The album Corroded Path, recorded in 1989 was described by Bradley Smith in the Billboard Guide To Progressive Music as follows.

"Corroded Path is a minor treasure of UK fusion, directly picking up where groups like Brand X and Bruford left off. Eight tracks follow the friendlier and melodic paths of fusion, with a swinging smoothness that isn't earth shattering but is easy to like. The accent here is on concise, jazzy arrangements, with Crowther's restrained guitar soloing recalling some of the best of Allan Holdsworth and Al Dimeola. Imagine Bill Bruford's Earthworks band electrified and you get the sound of Network. Emmett's Miles Davis-like solos are superb, particularly when he is more up-front as on "Obsessive Behaviour". Occasionally the funky bass lines and piano breaks resemble Return to Forever, and Clarke's big drum sound vividly recalls Bill Bruford and the Phil Collins-era Brand X. The sound quality is good throughout, with production values ideal for an analog recording like this. Like Chad Wickerman's The View in the United States, Network's Corroded Path successfully continues the most attractive band dynamics of the jazz-rock fusion form."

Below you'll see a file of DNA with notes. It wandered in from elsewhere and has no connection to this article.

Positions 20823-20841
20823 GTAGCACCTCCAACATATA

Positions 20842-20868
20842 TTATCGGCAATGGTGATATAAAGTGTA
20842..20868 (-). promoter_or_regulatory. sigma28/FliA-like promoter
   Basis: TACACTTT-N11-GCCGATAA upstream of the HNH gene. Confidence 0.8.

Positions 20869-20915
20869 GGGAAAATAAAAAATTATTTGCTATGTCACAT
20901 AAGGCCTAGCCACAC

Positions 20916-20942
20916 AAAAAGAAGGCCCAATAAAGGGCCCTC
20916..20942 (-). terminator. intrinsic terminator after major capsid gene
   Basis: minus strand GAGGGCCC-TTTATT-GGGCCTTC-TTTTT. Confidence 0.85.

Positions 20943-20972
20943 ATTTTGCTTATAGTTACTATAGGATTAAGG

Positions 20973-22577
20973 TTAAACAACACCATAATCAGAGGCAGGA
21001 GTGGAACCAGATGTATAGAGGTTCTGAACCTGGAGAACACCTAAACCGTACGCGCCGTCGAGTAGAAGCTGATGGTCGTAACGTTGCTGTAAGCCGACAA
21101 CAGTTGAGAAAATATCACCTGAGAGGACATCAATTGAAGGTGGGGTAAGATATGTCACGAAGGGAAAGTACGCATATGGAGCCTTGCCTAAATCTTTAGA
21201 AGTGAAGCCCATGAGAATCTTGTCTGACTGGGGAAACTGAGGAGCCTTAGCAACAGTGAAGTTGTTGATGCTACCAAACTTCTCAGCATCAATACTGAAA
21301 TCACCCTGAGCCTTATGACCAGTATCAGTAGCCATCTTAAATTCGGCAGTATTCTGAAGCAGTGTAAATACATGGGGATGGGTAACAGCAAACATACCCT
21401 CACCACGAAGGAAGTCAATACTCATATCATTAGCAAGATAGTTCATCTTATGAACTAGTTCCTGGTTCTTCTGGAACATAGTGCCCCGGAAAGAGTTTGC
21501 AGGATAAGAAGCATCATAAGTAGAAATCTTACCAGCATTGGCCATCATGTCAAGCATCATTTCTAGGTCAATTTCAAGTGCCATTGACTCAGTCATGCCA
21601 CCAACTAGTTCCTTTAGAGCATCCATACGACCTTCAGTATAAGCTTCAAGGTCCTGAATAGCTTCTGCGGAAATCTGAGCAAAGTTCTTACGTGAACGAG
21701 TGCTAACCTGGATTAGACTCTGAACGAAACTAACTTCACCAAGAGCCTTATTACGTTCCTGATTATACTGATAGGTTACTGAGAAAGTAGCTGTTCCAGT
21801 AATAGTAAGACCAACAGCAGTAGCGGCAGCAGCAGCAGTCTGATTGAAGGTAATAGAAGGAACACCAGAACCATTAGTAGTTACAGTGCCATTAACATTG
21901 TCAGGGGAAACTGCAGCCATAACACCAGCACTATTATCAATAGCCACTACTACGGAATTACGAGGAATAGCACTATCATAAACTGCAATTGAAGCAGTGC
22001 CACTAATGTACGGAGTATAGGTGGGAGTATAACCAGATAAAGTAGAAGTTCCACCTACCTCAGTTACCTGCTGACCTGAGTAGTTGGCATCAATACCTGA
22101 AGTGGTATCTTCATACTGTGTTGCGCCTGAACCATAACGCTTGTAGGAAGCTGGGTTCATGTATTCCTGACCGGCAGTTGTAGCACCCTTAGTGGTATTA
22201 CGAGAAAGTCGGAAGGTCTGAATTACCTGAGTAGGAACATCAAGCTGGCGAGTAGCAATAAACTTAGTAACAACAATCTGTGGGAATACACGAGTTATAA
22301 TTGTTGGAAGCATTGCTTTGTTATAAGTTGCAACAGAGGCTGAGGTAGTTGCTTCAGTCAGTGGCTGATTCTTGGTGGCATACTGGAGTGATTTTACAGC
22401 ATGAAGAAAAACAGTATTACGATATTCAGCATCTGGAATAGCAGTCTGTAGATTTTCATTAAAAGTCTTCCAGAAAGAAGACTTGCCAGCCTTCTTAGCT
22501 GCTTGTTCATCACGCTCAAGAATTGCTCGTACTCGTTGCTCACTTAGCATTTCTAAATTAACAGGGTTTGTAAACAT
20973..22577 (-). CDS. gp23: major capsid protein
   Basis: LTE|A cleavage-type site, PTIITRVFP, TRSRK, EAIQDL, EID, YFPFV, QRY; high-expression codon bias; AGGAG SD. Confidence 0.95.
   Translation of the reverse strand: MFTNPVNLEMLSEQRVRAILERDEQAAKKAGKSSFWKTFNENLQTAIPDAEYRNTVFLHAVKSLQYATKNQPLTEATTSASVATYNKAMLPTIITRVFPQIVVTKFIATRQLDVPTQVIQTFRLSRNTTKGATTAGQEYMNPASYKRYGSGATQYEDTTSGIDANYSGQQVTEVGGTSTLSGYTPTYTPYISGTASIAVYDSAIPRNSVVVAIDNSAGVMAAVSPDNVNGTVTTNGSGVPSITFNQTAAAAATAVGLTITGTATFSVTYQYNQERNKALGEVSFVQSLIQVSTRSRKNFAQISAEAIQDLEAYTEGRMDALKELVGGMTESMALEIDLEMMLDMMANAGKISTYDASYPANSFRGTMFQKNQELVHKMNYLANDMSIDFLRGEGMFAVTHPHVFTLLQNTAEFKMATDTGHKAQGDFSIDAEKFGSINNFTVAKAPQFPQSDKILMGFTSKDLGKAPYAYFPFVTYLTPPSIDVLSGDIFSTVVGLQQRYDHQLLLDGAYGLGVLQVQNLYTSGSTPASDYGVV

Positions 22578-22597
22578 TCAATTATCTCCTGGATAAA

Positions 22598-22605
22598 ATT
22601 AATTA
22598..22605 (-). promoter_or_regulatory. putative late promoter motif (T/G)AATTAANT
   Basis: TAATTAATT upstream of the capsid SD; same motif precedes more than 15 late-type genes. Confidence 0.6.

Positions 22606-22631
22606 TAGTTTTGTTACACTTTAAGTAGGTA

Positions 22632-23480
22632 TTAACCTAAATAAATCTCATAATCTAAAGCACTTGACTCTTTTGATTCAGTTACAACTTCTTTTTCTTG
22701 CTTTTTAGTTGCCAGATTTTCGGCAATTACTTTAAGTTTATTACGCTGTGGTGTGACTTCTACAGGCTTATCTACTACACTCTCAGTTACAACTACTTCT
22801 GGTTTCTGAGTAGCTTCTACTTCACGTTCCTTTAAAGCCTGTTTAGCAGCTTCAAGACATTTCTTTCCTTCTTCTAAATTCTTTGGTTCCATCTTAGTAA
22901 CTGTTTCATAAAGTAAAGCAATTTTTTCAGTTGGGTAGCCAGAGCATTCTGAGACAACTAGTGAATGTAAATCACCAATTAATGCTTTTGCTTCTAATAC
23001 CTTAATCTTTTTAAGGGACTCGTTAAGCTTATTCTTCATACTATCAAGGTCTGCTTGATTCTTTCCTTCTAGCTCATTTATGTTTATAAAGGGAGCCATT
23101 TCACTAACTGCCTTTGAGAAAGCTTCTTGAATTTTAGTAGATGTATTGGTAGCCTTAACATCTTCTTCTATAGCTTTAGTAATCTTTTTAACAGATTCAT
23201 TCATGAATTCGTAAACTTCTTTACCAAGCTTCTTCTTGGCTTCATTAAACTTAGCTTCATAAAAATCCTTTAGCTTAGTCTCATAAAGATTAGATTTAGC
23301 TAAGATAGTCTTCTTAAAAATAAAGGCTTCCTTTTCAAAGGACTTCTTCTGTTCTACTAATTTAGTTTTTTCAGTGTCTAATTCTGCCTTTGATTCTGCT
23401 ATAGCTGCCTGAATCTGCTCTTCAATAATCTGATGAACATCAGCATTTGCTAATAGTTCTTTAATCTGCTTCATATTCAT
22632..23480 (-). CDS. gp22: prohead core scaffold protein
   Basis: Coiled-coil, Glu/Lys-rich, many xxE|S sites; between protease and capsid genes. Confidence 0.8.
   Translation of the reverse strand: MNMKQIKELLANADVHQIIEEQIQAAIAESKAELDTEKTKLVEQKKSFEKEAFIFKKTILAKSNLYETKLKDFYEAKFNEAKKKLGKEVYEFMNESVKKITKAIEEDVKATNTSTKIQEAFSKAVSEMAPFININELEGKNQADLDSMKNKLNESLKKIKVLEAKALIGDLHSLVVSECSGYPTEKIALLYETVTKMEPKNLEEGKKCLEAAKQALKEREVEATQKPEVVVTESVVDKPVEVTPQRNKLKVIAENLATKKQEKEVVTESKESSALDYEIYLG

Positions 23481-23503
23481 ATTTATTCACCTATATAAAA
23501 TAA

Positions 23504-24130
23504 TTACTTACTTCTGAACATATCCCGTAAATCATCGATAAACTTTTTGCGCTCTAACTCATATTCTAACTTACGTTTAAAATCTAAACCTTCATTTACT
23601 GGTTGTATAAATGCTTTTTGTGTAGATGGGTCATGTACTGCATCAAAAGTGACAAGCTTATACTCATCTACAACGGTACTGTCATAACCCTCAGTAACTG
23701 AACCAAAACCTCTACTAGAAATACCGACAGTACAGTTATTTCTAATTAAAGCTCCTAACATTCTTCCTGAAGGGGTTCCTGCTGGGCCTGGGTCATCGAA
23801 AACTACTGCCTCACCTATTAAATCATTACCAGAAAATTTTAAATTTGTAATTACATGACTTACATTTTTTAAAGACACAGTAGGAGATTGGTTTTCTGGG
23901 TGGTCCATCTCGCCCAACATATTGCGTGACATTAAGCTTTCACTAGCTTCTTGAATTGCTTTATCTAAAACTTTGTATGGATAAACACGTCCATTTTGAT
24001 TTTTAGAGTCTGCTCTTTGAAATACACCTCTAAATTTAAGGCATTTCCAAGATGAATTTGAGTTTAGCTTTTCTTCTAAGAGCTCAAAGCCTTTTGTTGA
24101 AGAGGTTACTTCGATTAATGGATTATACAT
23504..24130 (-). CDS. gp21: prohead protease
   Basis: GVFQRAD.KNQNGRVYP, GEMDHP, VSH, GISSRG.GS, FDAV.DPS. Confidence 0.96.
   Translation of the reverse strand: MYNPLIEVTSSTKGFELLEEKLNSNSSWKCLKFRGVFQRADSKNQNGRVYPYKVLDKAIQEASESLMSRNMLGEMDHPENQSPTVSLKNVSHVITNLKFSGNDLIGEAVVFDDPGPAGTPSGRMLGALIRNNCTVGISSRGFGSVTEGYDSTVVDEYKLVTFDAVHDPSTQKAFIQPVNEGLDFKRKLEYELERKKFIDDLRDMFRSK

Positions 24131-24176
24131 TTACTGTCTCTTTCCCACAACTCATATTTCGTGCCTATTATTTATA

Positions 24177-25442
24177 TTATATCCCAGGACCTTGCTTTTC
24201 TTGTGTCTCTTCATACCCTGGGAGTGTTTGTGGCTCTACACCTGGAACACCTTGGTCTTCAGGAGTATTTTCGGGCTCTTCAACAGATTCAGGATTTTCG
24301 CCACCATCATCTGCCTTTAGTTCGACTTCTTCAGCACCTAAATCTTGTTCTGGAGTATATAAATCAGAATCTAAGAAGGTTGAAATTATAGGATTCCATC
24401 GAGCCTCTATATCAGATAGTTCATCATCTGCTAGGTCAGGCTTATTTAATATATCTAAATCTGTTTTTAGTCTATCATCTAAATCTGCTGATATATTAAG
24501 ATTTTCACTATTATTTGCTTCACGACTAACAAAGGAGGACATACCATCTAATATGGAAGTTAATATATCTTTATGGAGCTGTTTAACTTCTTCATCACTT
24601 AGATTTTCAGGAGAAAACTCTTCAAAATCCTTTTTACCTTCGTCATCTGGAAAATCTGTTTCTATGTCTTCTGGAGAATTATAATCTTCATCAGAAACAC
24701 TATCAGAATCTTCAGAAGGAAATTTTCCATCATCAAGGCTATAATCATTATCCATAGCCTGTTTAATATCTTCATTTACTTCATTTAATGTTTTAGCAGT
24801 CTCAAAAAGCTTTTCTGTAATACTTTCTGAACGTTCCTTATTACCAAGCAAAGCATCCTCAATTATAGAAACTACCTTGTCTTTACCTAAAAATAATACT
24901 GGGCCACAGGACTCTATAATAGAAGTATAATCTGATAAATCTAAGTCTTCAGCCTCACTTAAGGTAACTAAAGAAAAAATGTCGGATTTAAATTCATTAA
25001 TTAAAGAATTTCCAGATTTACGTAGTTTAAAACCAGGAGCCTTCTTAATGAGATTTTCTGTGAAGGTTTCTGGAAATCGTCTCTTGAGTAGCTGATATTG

Steve wrote and produced the landmark album entitled "LNC", which was recorded in 1996 with guitarists Keith More and Steve Topping, notably joined by keyboard legend Jan Hammer. This took Steve's music to a larger worldwide audience including playing concerts in the USA. As a result of playing in New York, the 1998 collaboration with guitarist Larry Coryell followed as a step forward to showcase Steve's compositions. The tracks featured Pete Jacobsen on keyboards and Wolfgang Schmid on guitar, plus Jack Bruce on bass and vocals on a cover of the Hendrix classic Manic Depression. Entitled "Highly Committed Media Players"[5] it would become Steve's most well known album to date. He followed this by recording the album "Solo Drums"[6] in May 2000. One of the pieces featured a tribute to an early mentor and friend of his father and uncle, Phil Seaman. Steve was then inducted as a fellow of the British Library for his services to progressive music.